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Entries for #ecumenism

Seeking a Charitable Orthodoxy

Knowing and owning one’s theological lens is a good thing in pastoral ministry. Theological lenses, however, become problematic in chaplaincy and other ecumenical contexts. In my time as a chaplain at a nursing home and now in a jail, I have personally struggled with how to minister to those with differing theologies from mine while maintaining and affirming my own Anglican commitments. How can I “conform to the Doctrine, Discipline and Worship of Christ as this Church has received them” as the ordinal directs while also ministering within a non-Anglican context? Read more...

Posted: Wed, Nov 28, 2018, Words: ~9200, Reading Time: 44 min

Practical Guidance for Anglicans in Ecumenical Eucharistic Worship

This is part four of a four part project. The final project is here. The genesis of this project starts with my confusion and unease communing at a Disciples of Christ led ecumenical Eucharist service inside a jail each week. Starting with the Chicago statement of Protestant Episcopal Church in 1886 and culminating with the great ecumenical work Baptism, Eucharist, and Ministry coming out of Lima in 1984, much academic and theological work has been done within and outside the Anglican Christianity on the path towards visible unity in the Church. Read more...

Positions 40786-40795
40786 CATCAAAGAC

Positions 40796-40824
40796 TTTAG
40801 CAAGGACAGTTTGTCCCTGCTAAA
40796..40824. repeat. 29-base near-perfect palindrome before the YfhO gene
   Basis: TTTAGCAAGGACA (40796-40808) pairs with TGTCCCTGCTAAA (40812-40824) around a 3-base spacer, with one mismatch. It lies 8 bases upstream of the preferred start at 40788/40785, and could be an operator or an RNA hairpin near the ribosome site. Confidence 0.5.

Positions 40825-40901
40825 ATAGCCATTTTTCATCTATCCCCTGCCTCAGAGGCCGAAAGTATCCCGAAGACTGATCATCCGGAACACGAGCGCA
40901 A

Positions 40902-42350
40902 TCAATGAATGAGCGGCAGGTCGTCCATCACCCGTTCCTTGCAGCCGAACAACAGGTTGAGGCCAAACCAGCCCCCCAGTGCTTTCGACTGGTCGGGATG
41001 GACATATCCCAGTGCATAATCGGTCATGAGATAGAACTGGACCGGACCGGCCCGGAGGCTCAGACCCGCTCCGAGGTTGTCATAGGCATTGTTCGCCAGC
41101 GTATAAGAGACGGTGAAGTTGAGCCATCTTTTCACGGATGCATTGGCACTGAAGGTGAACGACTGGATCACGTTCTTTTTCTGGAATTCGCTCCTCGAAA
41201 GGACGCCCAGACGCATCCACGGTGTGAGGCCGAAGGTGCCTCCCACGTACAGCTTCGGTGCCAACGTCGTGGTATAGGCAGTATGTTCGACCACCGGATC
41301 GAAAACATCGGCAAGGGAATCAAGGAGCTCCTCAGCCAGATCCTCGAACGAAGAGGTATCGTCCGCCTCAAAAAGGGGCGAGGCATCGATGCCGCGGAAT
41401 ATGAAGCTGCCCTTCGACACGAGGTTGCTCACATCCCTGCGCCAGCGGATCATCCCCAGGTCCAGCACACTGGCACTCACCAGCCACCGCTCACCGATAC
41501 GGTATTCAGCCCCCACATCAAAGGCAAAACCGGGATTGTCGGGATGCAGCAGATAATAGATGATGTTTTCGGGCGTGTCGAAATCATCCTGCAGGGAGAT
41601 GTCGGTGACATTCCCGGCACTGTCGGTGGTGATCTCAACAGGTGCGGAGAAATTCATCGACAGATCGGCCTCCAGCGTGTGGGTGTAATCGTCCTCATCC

Posted: Thu, Nov 1, 2018, Words: ~3300, Reading Time: 16 min

Charitable Apostolicity

This is part two of a four part project. The final project is here. As a chaplain, I find myself worshiping and serving during the week more often in contexts outside of my own tradition than I do within. Weekly I face the question of whether a non-catholic1 minister’s orders and, thus, the sacraments she or he presides over are valid — partially or otherwise. At the onset of this project, I described my main concern as finding a path towards a generous orthodoxy. Read more...

Posted: Tue, Sep 25, 2018, Words: ~2300, Reading Time: 11 min

Seeking a Charitable Orthodoxy (Definition)

This is part one of a four part project. The final project is here. My journey through Vanderbilt Divinity School (VDS) has been a difficult one. Deep within the inner workings of progressive Christian theology and politics, I quickly learned that traditional liberal values of tolerance, free speech, free thought, and civil debate were more easily affirmed — if even affirmed — than lived. In the words and deeds of many of those around me, it was made clear that there was little space for certain theological questions or viewpoints. Read more...

Posted: Sun, Sep 2, 2018, Words: ~1500, Reading Time: 7 min